Making friends in the real world in real-time is something that most of us learn very early in life, and was the basis for the Mechanics of Friendship paper (Brooks, 2012b). We have millennia of opinions, and decades of empirical research, about face-to-face friendship. In the last decade, however, we have just begun to understand our virtual friends—how we make and keep friends online, how we interact with them, and the benefits of an increased social network. While early research on social network sites (SNSs) suggested that we may more-regularly interact with existing, offline friends via SNSs (Ellison, Steinfeld, & Lampe, 2007), creating new connections online or solidifying tentative connections made offline, thereby increasing a person’s bonding and bridging social capital, is also important. Understanding the importance of social capital, or the resources a person can rely on for personal and social support, offers insights into the importance of social contact to maintain social ties. Higher levels of social capital have been linked to many benefits such as greater commitment to community and psychological well-being (Ellison et al., 2007).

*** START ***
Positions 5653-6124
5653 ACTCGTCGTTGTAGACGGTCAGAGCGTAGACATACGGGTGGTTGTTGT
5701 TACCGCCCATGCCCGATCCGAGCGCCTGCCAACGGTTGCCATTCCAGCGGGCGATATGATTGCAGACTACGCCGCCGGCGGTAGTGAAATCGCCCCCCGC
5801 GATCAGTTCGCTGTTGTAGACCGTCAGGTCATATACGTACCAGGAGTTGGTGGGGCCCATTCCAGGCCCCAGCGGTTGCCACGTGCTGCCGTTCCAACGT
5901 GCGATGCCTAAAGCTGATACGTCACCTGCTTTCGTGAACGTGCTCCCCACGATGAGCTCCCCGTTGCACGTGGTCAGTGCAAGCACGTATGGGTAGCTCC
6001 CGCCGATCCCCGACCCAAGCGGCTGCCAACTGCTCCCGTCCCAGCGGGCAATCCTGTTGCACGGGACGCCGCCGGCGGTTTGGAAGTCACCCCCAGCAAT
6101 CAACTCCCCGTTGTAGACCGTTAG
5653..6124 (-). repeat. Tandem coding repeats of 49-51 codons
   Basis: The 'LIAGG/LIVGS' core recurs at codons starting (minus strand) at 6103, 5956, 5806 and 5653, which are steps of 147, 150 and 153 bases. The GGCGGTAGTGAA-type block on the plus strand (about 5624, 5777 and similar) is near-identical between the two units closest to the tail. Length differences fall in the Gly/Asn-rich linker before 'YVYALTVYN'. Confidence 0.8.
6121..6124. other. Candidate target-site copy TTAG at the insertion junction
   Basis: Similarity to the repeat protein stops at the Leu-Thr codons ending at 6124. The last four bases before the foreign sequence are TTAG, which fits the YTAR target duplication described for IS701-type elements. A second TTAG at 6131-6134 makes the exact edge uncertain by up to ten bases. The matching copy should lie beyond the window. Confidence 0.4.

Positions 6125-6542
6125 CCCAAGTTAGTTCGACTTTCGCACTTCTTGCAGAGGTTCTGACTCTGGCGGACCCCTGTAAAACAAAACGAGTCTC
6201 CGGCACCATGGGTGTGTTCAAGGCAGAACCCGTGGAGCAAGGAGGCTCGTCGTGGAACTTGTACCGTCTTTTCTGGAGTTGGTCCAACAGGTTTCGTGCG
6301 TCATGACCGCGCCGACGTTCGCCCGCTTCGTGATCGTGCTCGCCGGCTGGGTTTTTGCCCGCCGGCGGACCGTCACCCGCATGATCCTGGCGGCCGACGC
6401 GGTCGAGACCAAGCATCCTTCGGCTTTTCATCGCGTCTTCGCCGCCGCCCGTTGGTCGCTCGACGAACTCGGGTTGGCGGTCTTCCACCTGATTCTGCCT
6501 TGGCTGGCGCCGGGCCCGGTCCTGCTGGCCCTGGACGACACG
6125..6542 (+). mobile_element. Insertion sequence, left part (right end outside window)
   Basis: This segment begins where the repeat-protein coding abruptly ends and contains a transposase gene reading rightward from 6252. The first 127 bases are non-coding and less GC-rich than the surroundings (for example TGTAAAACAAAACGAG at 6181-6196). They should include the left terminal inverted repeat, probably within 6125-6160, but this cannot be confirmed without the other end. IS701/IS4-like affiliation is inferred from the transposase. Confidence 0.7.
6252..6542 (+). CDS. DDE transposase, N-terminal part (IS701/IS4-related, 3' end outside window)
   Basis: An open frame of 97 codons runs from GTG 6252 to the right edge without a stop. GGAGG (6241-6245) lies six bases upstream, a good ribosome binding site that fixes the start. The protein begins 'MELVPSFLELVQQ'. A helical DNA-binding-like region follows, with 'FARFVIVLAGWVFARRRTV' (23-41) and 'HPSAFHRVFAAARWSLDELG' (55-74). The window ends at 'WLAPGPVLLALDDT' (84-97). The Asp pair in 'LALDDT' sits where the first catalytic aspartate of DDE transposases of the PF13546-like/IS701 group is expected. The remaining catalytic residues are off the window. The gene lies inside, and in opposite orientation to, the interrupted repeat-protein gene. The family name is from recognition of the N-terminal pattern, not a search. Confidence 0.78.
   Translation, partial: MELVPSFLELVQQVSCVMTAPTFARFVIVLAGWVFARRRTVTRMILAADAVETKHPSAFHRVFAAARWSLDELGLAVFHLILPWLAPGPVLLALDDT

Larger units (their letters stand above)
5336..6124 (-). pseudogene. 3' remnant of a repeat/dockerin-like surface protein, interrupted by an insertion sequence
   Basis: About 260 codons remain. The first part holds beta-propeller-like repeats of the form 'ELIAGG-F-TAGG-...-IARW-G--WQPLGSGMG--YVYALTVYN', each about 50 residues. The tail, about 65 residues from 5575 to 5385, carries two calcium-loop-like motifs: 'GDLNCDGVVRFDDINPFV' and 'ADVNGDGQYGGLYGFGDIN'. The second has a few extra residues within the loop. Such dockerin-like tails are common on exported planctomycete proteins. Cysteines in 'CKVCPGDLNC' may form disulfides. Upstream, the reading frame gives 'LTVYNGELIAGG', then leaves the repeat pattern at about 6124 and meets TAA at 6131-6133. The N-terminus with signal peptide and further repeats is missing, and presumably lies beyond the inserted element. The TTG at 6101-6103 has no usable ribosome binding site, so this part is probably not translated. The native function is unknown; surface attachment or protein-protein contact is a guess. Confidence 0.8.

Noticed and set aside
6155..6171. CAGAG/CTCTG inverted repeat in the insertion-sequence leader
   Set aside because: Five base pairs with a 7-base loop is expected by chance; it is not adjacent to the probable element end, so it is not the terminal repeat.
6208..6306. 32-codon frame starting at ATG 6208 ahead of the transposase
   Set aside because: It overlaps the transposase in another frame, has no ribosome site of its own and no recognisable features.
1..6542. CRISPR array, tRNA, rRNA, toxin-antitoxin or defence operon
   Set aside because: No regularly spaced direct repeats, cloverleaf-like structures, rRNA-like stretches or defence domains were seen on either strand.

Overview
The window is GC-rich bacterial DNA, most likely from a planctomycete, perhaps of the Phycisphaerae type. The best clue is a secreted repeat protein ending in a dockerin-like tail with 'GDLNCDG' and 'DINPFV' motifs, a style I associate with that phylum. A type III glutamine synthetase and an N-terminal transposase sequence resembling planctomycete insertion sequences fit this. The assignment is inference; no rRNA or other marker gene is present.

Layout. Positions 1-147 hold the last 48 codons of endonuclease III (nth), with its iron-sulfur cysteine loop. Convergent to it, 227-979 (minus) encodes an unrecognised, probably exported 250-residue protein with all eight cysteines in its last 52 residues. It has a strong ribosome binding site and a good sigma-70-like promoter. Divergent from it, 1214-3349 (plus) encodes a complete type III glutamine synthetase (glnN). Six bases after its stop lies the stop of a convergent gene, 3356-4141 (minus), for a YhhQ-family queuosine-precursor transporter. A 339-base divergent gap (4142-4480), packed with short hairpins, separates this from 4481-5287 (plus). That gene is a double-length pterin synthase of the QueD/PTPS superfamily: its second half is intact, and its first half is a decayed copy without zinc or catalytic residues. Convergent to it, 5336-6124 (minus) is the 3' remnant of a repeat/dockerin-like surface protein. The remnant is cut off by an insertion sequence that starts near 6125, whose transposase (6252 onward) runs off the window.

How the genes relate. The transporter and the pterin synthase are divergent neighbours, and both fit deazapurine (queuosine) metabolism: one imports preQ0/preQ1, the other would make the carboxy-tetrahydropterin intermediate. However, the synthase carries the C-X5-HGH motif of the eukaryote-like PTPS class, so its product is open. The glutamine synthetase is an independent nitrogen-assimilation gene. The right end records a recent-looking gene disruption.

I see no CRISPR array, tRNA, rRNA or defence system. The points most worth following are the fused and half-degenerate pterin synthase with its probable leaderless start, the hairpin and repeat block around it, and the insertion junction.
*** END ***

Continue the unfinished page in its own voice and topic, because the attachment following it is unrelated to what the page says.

Research related to the impact, effects, and benefits of making and maintaining friends via online social media, what we refer to as the Science of Online Friendship, in many ways, challenges three common cultural internet memes which have sprung up in the past several years, each of which are explored below.
Internet Meme #1
It Is Hard to Make Friends These Days, We Are Socially Isolated and Lonely
Major online media outlets, including the New York Times and the Huffington Post, consistently run opinion pieces and soft news features about the challenges faced by early to mid-life adults of making friendships with all of the pressures of modern life. In his piece, “Friends of a Certain Age” New York Times columnist Alex Williams (2012), cites lack of time as well as increased discernment about including new people in his life as factors in, what he perceives, as difficulty in making and thus maintaining new friendships after age 30. He put it bluntly with regard to making new friends: “life gets in the way” (para. 4). But this argument may be too simplistic. As self-proclaimed “friendship strategist” Shasta Nelson (2011) argues, friendships take work. Like much of the research on friendship (see Brooks 2012a; Brooks 2012b), Nelson reiterates that there are two elements crucial to friendship: chemistry and… Read more